Not just for babies: Study reveals adults sleep better with rocking
Sometimes, no tricks would help in getting a baby to sleep other than rocking them. Now, a new study has found that the same approach still works for the grown-ups.
“Having a good night’s sleep means falling asleep rapidly and then staying asleep during the whole night,” said Laurence Bayer, co-author of the study from the University of Geneva, Switzerland in a statement.
“Our volunteers – even if they were all good sleepers – fell asleep more rapidly when rocked and had longer periods of deeper sleep associated with fewer arousals during the night. We thus show that rocking is good for sleep.”
In the study, 18 participants were asked to spend a night sleeping in the laboratory. Half of them rested on a rocking bed that was moving on a gentle arc of 10.5 centimetres, while the rest slept on a stationary bed. Their brain activities throughout the night were recorded and monitored with an electroencephalogram (EEG).
Those who slept on the rocking bed were found to not only sleep more deeply and wake up less, but they also performed better on the morning memory test than those who spent the night on a normal bed.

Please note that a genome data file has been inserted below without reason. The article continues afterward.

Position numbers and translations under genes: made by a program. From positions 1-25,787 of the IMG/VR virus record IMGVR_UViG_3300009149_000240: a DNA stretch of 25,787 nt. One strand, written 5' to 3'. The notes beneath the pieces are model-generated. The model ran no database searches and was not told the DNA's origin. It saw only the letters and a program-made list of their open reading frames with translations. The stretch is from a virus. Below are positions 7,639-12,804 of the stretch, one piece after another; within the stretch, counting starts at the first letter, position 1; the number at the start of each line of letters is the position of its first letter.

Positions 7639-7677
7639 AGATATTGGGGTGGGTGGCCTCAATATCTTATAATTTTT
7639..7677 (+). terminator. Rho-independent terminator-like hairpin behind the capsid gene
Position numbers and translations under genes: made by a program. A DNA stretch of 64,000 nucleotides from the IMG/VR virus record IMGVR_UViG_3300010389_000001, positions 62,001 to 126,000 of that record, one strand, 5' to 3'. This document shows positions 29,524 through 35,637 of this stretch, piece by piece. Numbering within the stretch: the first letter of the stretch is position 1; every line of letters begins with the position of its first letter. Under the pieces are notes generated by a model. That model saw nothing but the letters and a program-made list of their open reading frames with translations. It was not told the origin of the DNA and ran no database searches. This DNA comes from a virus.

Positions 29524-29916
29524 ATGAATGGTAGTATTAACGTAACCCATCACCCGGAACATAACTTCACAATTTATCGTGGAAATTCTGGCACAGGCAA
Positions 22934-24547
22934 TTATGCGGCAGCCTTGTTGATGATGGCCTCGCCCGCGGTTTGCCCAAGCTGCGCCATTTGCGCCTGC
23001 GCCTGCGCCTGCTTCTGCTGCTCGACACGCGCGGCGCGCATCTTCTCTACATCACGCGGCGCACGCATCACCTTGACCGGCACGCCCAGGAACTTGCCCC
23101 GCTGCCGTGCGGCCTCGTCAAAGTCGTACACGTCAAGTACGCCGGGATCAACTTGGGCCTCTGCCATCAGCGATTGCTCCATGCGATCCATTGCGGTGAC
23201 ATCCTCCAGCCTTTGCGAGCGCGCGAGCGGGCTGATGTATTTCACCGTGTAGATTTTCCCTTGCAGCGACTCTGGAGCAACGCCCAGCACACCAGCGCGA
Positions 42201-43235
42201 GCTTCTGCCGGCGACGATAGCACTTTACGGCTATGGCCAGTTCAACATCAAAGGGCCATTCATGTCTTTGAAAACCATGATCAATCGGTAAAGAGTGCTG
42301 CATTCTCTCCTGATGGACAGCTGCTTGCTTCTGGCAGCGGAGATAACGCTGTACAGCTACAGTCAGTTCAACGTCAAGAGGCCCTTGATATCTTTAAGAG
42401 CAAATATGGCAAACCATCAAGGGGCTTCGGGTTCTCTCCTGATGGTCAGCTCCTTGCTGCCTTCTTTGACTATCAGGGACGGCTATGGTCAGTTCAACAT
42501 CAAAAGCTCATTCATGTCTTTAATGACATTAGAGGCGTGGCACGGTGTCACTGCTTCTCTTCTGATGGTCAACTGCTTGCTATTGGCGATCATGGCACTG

“This increase in overnight memory accuracy was supported by a decrease in the number of errors and an increase in the number of correct responses only during the rocking night,” the researchers wrote.
The method has been proven on animals, too. In another study, Dr Paul Franken from the University of Lausanne, Switzerland experimented rocking mice to sleep. Although “mice had to be rocked four times faster than humans”, the motion was found to help mice fall asleep faster and stay asleep longer.
The two studies “provide new insights into the neurophysiological mechanisms underlying the effects of rocking stimulation on sleep”, wrote Bayer and co-author Aurore Perrault. The findings may be used in development of new treatment approaches for people with insomnia and mood disorders as well as older people, who often experience poor sleep and memory impairment.